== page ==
XP auditing features allow you to audit events on the local computer
and record them in the Event Viewer security log. Configuring
auditing in Windows XP may require two steps. The first is always
configuring an Audit Policy in Group Policy to specify
which actions should be audited and recorded. The second is specifying
which objects, users, and groups to audit. For example, if you want
to audit all failed attempts to access a certain NTFS file or folder,
you must set the Audit object access policy to ‘failure’
as shown in the screenshots below. You can start the Group Policy
console by running gpedit.msc.
XP offers the following audit policy:
account logon events
users logging on or logging off to another computer using an
account from this computer.
user account and group management.
access to objects in Active Directory. In addition to enabling
this audit policy, you need to configure the specific objects
you want to audit as well, just like with the Audit object
users logging on or logging off to this computer.
access to files, folders, and printers.
changes to local group policy, including user rights assignment
and audit policy.
the use of user rights assignments
the actions of programs.
shut downs or restarts of the computer and events related to
the Security log.
the properties dialog of an Audit policy, you can enable success,
failure or both.
must be logged on as an administrator or as a member of the Administrators
group to configure auditing. If you want non-administrators to be
able to configure auditing and view the security log, you must grant
them the Manage auditing and security log right in Group
you enabled the audit policy Audit object access from the
example earlier, you must specify which files and folders, or printers,
to audit by using Windows Explorer. On the Security tab
of a file or folder’s Properties, click the Advanced
button. On the Auditing tab of the Advanced Security
Settings dialog you can add the user or group whose actions
you want to audit.
When you add a user or group, the Auditing Entry dialog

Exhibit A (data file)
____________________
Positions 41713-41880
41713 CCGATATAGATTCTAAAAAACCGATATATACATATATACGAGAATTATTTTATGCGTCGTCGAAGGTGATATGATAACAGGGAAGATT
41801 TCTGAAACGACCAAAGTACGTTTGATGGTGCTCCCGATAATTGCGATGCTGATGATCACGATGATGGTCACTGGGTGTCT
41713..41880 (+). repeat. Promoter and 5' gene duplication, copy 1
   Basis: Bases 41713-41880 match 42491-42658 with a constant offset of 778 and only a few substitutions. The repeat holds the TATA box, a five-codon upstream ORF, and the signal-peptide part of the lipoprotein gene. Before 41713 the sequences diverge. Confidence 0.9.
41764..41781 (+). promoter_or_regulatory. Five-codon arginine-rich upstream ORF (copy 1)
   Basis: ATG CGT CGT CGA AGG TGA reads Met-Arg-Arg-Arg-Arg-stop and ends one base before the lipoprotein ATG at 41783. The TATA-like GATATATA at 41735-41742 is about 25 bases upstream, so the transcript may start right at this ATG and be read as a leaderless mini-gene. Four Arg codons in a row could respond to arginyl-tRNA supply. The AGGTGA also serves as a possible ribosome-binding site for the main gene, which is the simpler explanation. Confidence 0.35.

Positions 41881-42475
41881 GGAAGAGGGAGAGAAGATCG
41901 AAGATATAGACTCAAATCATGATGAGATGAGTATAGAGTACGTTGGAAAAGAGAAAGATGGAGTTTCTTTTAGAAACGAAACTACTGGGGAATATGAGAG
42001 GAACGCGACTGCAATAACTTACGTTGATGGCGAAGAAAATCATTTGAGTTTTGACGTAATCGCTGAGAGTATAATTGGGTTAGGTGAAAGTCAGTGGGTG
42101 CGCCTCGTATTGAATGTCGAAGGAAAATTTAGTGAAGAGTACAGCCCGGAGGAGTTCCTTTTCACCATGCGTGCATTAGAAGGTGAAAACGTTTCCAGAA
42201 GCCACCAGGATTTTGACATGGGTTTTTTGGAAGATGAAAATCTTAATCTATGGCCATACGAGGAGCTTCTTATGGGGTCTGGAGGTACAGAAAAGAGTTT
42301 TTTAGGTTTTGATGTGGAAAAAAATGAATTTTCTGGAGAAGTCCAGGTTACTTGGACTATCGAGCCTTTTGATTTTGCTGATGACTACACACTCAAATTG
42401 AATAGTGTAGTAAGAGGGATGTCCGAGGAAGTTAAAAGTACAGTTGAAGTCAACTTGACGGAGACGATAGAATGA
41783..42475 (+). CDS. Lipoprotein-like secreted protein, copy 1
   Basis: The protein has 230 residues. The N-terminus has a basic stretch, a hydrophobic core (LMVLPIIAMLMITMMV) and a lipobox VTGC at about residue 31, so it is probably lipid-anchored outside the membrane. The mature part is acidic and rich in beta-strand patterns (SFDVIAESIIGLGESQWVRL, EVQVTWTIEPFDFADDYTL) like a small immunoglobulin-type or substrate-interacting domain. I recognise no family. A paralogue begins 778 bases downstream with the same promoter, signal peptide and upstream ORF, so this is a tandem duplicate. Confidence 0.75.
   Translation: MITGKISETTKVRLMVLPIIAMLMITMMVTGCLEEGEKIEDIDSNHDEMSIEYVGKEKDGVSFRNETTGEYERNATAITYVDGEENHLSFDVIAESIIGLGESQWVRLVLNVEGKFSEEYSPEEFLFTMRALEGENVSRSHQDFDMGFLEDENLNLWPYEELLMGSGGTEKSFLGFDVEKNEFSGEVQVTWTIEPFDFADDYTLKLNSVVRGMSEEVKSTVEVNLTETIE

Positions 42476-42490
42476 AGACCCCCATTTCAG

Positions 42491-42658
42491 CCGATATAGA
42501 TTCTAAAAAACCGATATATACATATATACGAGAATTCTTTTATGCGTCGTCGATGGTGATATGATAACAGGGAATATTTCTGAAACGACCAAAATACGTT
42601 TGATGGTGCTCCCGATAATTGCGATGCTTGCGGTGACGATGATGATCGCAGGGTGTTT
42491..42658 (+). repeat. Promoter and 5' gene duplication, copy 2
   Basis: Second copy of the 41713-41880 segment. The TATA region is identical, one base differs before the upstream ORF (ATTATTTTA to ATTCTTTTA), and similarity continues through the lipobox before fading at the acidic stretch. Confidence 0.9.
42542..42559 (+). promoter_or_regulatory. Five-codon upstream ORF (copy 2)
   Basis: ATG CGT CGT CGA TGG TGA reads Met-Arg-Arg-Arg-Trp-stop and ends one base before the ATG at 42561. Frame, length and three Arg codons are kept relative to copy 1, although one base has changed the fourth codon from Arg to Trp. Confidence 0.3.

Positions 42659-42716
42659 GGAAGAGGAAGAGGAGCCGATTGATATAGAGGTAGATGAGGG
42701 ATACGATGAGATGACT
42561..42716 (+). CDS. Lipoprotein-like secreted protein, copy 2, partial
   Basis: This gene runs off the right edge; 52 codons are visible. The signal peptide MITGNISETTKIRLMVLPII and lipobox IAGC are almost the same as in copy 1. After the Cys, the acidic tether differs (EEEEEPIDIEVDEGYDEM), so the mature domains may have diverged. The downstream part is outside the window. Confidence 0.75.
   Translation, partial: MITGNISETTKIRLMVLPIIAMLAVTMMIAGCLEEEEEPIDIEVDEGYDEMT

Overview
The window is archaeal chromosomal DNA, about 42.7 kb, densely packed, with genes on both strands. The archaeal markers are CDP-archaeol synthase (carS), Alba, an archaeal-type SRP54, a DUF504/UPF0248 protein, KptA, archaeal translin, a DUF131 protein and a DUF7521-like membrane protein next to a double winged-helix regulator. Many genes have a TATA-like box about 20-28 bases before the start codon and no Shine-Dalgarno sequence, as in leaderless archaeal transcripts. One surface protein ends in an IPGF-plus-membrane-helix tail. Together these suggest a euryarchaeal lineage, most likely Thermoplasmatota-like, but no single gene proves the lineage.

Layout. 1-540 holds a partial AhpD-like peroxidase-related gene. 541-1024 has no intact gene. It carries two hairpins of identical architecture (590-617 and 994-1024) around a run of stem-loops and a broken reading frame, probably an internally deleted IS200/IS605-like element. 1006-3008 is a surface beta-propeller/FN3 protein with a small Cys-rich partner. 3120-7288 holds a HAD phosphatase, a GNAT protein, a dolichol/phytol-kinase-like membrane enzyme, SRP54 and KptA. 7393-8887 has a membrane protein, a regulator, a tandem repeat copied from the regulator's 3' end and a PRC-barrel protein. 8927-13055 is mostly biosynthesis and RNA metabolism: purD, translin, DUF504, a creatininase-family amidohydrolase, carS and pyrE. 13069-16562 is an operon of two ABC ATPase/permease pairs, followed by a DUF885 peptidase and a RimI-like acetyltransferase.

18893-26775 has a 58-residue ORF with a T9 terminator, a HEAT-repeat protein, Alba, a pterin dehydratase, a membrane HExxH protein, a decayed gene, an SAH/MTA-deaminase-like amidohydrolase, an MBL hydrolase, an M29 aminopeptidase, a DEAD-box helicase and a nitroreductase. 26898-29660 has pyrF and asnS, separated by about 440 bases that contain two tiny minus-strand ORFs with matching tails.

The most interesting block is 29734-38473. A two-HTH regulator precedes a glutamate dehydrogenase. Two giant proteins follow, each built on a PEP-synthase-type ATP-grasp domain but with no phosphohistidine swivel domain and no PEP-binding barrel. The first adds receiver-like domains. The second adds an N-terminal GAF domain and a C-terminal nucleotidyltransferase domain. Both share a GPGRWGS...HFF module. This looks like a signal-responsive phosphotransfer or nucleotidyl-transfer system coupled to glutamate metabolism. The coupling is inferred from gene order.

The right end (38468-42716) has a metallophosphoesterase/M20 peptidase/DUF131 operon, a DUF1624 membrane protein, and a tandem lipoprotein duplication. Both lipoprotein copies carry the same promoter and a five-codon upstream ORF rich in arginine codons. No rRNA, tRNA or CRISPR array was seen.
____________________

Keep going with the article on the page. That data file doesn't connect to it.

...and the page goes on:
box opens, allowing you to select Successful, Failed,
or both for the actions you want to audit. If you enable these settings
on a folder or volume, they will apply to subfolders and files as
well, as shown below. Whether successful or failed access attempts
are actually audited and logged depends on the setting of the audit
you configured auditing correctly and any of these events occur,
they will be written to the Security log in the Event
Viewer. Successful attempts will show up with a key icon and
failed events will display a lock. You can double-click on an audit
log entry to display additional details such as object names and
prevent the security log from becoming full and overwriting older
entries you may need to reconfigure the Log Size setting
on the Security Properties (right-click on Security
under System Tools, Event Viewer in Computer
Management). By default, the maximum log size is 512 KB and
events older than 7 days are overwritten. When the maximum log size
is reached and there are no events older than 7 days, new events
will be discarded. Depending on how you configured the audit policy
and how much objects and users you configured for auditing, you
may have to increase the log size and/or change the number of days.
You can choose to overwrite events as needed, or never overwrite
events. The latter would also cause new events to be discarded when
the maximum log size is reached. In a domain environment, these
settings can be controlled by using Group Policy.
you configure auditing on a large amount of clients, you should
archive the event logs periodically and gather them on a central
management console for example. Because checking the audit logs
can be a tedious and time-consuming job, you should carefully plan
the configuration of you audit policy. Especially try to avoid logging
successful events for every insignificant action, as it will quickly
fill up the security log.
related exam objectives for the 70-270 exam:
Managing, and Troubleshooting Security
manage, and troubleshoot local user and group accounts.
- Configure, manage, and troubleshoot auditing.